Vibe, the Anonymous Twitter for Activists, Releases New Version for Big Occupy Wall Street Protest

The new Vibe has more features for clandestine communication.
photo 9 Vibe, the Anonymous Twitter for Activists, Releases New Version for Big Occupy Wall Street Protest

Vibes at the Occupy Wall Street protest.

Vibe, the anonymous microblogging service used during the Occupy Wall Street protests in the fall, is back. The app has a new release for iPhone and, later today, Android as well. The releases are timed to the citywide Occupy Wall Street protests planned for tomorrow.

Vibe works like Twitter, but users don’t have to register their names. Instead, a message is pinned to a specific location and shown only to users within the designated radius. Vibe also allows users to set an expiration date on their messages. Activists can use the service to coordinate in real-time, creator Hazem Sayed told Betabeat, and recently it’s been discovered by users in the Middle East.

The new features should make Vibe even more appealing to protesters. “The main thing that’s been added is this idea of a double hashtag,” Mr. Sayed said. “Unlike the standard hashtag, where you put it in and it’s vis to everyone, a double hashtag makes that thread invisible. So if you do ##newyorkcity, it doesn’t show up in the public stream. The only way to find it is to search for it explicitly.”

The technology could be useful for groups of students, families traveling, and departments within a corporate building, he said. Some working groups, or committees, involved with Occupy Wall Street have been using the double hashtag feature to communicate rather than trade email addresses and phone numbers. “I consider it like a user password,” Mr. Sayed said.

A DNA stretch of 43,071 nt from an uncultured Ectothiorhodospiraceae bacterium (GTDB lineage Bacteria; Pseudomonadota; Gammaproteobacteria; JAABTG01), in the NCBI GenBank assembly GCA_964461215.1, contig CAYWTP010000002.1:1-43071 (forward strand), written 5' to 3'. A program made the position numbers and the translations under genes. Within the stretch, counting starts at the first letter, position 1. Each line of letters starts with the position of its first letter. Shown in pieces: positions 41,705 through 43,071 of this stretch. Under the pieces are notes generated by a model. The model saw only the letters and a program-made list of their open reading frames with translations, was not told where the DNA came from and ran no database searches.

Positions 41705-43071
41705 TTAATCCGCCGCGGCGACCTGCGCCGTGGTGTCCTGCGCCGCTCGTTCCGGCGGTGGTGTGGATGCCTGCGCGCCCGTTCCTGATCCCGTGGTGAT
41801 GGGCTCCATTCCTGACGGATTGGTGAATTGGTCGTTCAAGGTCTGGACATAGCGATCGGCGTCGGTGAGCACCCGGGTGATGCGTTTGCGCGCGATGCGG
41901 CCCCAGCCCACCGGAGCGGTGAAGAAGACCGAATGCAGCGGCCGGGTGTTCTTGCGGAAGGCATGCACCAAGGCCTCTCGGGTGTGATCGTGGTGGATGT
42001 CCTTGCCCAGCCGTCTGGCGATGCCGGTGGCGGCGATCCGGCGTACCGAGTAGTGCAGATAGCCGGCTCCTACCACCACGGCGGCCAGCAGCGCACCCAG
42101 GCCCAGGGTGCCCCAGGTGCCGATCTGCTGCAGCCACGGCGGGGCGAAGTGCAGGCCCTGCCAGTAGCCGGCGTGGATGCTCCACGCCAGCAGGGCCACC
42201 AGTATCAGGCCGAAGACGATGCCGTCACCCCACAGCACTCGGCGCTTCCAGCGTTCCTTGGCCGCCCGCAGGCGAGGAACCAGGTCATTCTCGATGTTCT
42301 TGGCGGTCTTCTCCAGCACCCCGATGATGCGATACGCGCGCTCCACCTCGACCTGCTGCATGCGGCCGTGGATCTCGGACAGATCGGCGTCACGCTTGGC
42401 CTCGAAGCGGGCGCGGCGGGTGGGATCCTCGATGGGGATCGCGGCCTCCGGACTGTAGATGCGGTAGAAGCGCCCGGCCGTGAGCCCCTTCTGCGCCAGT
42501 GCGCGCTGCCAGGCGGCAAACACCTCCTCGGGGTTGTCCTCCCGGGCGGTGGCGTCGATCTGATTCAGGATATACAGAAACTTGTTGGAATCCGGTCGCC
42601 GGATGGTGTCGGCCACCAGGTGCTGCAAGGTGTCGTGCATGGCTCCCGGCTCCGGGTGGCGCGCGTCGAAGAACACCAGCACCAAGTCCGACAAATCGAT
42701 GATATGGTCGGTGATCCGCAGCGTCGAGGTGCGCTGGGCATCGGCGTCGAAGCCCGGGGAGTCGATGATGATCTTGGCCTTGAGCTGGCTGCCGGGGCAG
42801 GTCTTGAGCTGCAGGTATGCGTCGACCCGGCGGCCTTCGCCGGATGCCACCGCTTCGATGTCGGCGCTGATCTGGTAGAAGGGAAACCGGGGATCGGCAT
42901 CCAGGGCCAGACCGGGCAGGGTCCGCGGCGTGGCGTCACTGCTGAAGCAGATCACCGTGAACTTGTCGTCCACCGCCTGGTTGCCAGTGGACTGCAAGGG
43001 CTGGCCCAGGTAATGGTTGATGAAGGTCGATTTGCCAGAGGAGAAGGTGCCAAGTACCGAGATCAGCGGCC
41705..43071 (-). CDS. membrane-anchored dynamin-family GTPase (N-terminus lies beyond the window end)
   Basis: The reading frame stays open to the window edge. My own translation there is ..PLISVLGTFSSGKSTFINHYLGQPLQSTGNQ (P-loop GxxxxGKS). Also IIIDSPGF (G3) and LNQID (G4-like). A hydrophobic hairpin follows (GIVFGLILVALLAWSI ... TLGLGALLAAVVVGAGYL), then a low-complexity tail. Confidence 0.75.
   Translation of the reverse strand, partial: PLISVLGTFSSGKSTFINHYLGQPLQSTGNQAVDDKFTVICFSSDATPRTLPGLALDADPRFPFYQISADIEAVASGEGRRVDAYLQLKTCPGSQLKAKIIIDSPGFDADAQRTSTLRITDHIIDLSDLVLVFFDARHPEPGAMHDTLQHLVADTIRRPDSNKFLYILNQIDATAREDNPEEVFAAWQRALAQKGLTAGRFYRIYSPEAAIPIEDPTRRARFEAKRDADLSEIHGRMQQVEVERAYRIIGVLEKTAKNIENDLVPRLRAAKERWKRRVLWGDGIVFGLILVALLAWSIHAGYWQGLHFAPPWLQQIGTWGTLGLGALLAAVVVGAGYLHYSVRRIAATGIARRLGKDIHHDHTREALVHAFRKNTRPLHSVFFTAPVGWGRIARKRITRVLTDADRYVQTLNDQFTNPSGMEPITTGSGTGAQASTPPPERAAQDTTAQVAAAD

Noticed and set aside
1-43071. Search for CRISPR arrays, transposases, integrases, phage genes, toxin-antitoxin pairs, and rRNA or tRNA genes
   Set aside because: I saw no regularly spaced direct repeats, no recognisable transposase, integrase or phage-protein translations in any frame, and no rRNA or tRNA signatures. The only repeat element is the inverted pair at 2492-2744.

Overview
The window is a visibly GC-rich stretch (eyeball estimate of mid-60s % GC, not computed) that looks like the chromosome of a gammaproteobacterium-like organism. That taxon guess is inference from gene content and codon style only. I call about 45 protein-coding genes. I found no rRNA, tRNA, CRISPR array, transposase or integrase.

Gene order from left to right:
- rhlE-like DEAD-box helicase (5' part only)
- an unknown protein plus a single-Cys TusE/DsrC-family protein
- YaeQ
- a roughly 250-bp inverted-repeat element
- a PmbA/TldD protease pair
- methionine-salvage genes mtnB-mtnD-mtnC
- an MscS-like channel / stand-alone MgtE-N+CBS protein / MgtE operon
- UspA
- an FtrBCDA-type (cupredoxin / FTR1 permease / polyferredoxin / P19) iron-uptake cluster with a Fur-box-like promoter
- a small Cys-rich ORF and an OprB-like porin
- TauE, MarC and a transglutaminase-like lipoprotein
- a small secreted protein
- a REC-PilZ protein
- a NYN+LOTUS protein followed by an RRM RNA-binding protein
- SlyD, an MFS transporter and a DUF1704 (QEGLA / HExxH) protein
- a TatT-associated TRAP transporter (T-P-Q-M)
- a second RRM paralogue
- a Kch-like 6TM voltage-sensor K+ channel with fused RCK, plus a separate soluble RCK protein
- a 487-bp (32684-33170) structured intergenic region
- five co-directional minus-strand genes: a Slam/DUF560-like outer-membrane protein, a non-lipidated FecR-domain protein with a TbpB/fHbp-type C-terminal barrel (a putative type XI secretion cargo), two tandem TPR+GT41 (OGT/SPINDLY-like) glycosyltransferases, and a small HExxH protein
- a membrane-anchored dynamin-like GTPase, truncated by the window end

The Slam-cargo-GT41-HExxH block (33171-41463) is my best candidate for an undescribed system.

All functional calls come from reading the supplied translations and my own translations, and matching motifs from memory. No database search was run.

The new iPhone version, which has a few more features than the new Android release, will also allow users to pin messages to remote locations that will only be visible to people at that location. “It’s like you’re sending a letter,” Mr. Sayed said.

He’s encouraging Occupy Wall Street participants to post messages that will be projected onto a screen in Bryant Park. The May 1 protest will be on a “much larger scale than at any time in Occupy Wall Street,” he said.

With the recent decision by a New York judge to uphold a subpoena of an Occupy Wall Street protester’s tweets, Vibe is more relevant than ever. “I’m more interested in the focus on Vibe being a freedom of expression tool,” Mr. Sayed said. “I won’t say focused on politics, but more privacy-robust.”

Mr. Sayed advertises Vibe as “anonymous” and “secure.” So what happens if the police subpoena Vibe’s data after the protests? “Certainly if we were served, we’d fight it to the extent that we can,” he said.

In December Mr. Sayed sold a majority of Vibe to Betaworks, which is using the technology for a less anarchist purpose. He has continued working on Vibe as a separate project.

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